There are many reasons to invest, however investors should be aware that Africa is a place that tests their patience. The African markets are volatile and time horizons do not always work. Even the most sophisticated businesses might need to reevaluate their business plans as Nestle did last year in 21 African countries. Many countries also face deficits. It will take the courage and determination of investors to fill in these gaps and bring greater prosperity to Africans.
TLcom Capital’s $71 million TIDE Africa Fund
The latest venture of TLcom Capital has closed at a reported $71 million. The fund’s predecessor was shut in January of last year, and TLcom, Bio, CDC Group and Sango Capital contributed five million dollars. The fund’s first investment was in 12 tech companies in Kenya, Nigeria, and South Africa. TIDE Africa II will concentrate on East African fintech companies. The investment firm also has offices in Nigeria and Kenya. The portfolio of TLcom includes Twiga Foods and Andela as well as uLesson and Kobo360. The investment firm earns between $500,000 and Where to Find investors in South africa $10 million for each company.
TLcom is a Nairobi-based VC firm with more than $200 million in under management. Omobola Johnson is one of the managing partner of the firm. He has helped establish more than a dozen technology companies on the continent, including Twiga Foods, and a logistical trucking business. The team of the investment firm includes Omobola Johnson, who was a former Nigerian minister of communication technology.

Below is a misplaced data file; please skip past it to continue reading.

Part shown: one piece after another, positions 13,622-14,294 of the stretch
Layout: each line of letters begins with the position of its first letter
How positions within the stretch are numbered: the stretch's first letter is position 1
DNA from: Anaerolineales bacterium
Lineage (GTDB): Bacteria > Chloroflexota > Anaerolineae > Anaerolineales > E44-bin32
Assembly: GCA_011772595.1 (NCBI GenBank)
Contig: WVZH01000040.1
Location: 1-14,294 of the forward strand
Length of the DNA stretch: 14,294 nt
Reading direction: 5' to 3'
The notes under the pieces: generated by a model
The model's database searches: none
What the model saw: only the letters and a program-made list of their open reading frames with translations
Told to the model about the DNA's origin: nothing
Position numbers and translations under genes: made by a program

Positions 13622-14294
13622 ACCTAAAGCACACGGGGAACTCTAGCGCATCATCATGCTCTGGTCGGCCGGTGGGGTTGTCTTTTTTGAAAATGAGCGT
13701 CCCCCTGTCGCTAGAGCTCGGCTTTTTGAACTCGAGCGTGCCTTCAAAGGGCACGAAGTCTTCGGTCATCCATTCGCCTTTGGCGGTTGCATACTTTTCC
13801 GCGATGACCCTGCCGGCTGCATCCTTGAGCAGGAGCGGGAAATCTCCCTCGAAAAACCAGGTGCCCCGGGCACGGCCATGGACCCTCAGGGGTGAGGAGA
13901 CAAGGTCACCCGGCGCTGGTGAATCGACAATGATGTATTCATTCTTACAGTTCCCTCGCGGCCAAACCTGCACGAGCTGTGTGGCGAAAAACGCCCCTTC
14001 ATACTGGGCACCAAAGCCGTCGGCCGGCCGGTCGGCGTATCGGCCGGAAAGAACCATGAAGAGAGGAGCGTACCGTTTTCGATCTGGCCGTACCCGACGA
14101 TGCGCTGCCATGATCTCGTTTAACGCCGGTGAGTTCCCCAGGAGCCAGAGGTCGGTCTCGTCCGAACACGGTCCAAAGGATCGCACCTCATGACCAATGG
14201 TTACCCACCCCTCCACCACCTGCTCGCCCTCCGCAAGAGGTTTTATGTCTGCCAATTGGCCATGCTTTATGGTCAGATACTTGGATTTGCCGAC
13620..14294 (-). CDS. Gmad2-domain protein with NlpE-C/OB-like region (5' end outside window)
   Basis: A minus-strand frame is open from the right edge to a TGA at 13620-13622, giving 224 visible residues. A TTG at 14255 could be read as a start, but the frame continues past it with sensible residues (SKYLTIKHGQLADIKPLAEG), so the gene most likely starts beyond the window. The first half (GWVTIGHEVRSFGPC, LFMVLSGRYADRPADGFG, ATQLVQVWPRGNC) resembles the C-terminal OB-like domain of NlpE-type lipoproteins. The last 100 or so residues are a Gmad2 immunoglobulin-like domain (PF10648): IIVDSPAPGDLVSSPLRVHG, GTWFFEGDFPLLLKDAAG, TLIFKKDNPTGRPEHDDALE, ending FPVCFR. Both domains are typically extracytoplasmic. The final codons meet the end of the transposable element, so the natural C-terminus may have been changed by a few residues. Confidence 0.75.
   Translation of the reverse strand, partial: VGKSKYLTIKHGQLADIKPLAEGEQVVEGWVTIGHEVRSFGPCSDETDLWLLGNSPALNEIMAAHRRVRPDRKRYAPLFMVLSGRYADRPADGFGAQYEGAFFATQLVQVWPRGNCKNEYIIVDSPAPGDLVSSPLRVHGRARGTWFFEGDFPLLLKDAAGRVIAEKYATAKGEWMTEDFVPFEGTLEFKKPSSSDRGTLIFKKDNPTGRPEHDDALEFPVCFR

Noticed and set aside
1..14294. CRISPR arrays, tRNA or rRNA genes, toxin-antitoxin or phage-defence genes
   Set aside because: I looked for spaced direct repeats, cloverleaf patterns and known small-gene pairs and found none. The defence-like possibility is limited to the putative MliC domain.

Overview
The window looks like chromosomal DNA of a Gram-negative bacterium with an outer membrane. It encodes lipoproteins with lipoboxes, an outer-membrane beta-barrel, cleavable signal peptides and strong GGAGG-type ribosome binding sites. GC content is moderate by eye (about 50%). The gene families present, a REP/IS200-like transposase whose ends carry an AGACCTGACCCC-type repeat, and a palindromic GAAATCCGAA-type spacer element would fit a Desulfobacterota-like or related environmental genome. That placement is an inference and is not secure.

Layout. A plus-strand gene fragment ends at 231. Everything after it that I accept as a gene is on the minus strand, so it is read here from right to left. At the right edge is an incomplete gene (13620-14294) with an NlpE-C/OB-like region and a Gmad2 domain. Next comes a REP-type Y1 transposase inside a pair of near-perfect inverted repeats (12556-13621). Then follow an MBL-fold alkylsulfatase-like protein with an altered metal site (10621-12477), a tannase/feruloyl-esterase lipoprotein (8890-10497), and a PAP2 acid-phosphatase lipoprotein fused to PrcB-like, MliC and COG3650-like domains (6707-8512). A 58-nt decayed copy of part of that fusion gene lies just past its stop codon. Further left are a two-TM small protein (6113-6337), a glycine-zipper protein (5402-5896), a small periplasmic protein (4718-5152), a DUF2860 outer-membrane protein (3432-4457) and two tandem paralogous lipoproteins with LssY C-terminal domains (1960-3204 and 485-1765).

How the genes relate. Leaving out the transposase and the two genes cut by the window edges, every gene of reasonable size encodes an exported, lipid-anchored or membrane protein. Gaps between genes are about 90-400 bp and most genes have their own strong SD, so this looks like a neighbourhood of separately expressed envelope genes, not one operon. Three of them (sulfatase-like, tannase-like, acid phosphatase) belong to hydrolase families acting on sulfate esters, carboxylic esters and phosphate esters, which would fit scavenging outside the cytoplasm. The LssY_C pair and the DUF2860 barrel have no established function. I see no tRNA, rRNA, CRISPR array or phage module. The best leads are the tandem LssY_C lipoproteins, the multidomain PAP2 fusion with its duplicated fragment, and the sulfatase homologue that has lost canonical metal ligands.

TIDE Africa is an equity fund that invests into growth-stage tech companies in SSA. It will invest between $500,000 and $10 million in early-stage companies that are focusing on Series A and II rounds. The fund will be primarily focused on Anglophone Africa but it plans to invest in Eastern, and Southern African countries. In Kenya for instance, TIDE has invested in five companies that are growing rapidly in the digital sector.
Omidyar Network’s $71 million TEEP Fund
The Omidyar Network is a US-based charitable investment firm that hopes to invest $100-$200 million into India over the next five years. The fund was created by eBay co-founder Pierre Omidyar and has invested $113 million in 35 Indian companies since 2010. In India the company invests in entrepreneurship, consumer internet, financial inclusion, how to get investors in south africa transparency in government, property rights, and companies that have a social impact.